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Netball is Home: Surrey Storm’s Proscovia Peace on her inspirational journey to Vitality Netball Superleague

Proscovia Peace is back in the Vitality Netball Superleague but her netball career nearly ended on the day it began—with a poisoned sweet.

But even before the 19-year-old found herself in a strange city, reeling from the stabbing pain in her stomach as she passed blood for three excruciating days, she simply needed to get to Kampala.

And the risk she took in just buying that bus ticket required more courage than most of us could ever fathom.

Peace’s father warned her she’d become a prostitute and bring disgrace to the family by rendering herself unsuitable for marriage, begging her to stay in their small Arua District village.

She didn’t, telling him: “I don’t want to disobey you, but for the sake of my destiny and my career I will stand against your will.”

The 32-year-old now captains Uganda’s national team and has travelled the world with the sport, guiding Loughborough Lightning to two Vitality Netball Superleague (VNSL) Grand Finals before signing with Australian Suncorp Super Netball League side Sunshine Coast Lightning.


She’s back in the UK and the VNSL this season, this time with Surrey Storm—an opportunity for which she is emphatically thankful.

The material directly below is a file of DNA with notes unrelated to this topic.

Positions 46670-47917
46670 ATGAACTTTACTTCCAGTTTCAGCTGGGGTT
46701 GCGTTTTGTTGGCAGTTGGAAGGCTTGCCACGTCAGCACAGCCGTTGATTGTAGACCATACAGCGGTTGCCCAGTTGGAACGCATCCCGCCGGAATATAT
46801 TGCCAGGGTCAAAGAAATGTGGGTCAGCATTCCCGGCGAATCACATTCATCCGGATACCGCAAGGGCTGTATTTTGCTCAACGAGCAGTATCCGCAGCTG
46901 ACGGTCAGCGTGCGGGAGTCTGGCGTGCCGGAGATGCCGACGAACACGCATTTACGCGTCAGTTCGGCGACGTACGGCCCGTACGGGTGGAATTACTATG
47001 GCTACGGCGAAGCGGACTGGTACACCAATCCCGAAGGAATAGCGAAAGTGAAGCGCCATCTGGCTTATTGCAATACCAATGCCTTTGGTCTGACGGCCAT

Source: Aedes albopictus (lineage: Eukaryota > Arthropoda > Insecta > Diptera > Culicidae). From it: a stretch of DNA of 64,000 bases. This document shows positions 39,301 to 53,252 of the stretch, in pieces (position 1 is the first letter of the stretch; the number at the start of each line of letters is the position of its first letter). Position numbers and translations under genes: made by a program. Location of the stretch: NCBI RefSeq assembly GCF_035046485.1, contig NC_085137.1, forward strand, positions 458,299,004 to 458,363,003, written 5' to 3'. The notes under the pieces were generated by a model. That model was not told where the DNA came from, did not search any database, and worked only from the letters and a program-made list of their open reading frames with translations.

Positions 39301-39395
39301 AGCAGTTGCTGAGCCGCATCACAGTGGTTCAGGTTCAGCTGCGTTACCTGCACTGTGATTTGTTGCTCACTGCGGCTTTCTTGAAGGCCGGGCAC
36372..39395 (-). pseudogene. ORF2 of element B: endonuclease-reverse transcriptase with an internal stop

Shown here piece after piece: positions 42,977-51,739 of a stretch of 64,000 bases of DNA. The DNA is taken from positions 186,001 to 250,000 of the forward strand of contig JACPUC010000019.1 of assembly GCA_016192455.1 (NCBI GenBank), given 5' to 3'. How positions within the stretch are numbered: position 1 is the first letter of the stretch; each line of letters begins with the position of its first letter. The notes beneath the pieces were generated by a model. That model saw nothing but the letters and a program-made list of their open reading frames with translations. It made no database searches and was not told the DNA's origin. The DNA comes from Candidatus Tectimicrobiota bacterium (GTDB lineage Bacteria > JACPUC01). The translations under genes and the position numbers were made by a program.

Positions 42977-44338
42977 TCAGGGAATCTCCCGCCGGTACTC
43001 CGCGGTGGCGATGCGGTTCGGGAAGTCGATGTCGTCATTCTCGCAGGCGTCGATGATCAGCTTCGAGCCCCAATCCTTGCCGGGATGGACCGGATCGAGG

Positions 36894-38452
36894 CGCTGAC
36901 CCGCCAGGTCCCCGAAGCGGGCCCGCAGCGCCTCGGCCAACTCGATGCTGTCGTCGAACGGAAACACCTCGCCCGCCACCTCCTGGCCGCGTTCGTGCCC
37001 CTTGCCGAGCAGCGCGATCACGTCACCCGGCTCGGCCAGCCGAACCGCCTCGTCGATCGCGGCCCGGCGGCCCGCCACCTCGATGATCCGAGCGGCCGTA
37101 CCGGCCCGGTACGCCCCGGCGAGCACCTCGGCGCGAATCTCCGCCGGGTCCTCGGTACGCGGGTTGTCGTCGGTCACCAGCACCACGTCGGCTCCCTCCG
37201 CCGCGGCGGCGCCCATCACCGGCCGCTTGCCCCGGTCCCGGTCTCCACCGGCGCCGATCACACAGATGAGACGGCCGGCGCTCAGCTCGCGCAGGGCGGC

“England Netball and the VNSL gives opportunity to players that wouldn’t make it [in Africa] to come over, explore something and develop themselves and develop their families with community back home,” explained Peace.

“That is something that cannot be traded for anything. On behalf of the African players, I would say that we don’t take it for granted, because we know that this wouldn’t have been possible if the opportunities were not opened.

“You can’t see so many African players in other sports, a few probably there are one or two, but that’s something that makes netball unique. The ability to develop individuals and become a tool for sustainable development.

“It’s something I treasure about netball and the women’s empowerment that is going on in netball. Now we can see diversity and inclusion in netball, which is something that we have always looked for and we have always wished for—and for that we are grateful.”

World class talent

Peace was the first African player in the VNSL, which now boasts 11 from the continent.

In an extremely international league, she is as world class as it gets. In 2017, the shooter was the league-leading goal-scorer – an achievement emulated by her compatriot Mary Cholhok with Loughborough Lightning last season – leading to Player of the Season and Player’s Player awards.

Yet it’s pieces of paper, not hardware, she treasures most.

Growing up, Peace’s family and fellow villagers had to walk an hour to pump water from the well. School cost just £1.50 but it was unaffordable for her parents. She went anyway, and someone stepped in to cover her fees.

Most of Peace’s primary school friends were eventually forced into early marriage, earning money by selling items on the roadside. It’s a fate she was determined to avoid.

A netball destiny

Sport became her sanctuary.

In 2005, Peace was talent-spotted by a secondary school teacher who encouraged her to try netball, eventually leading to places on the school and district squads.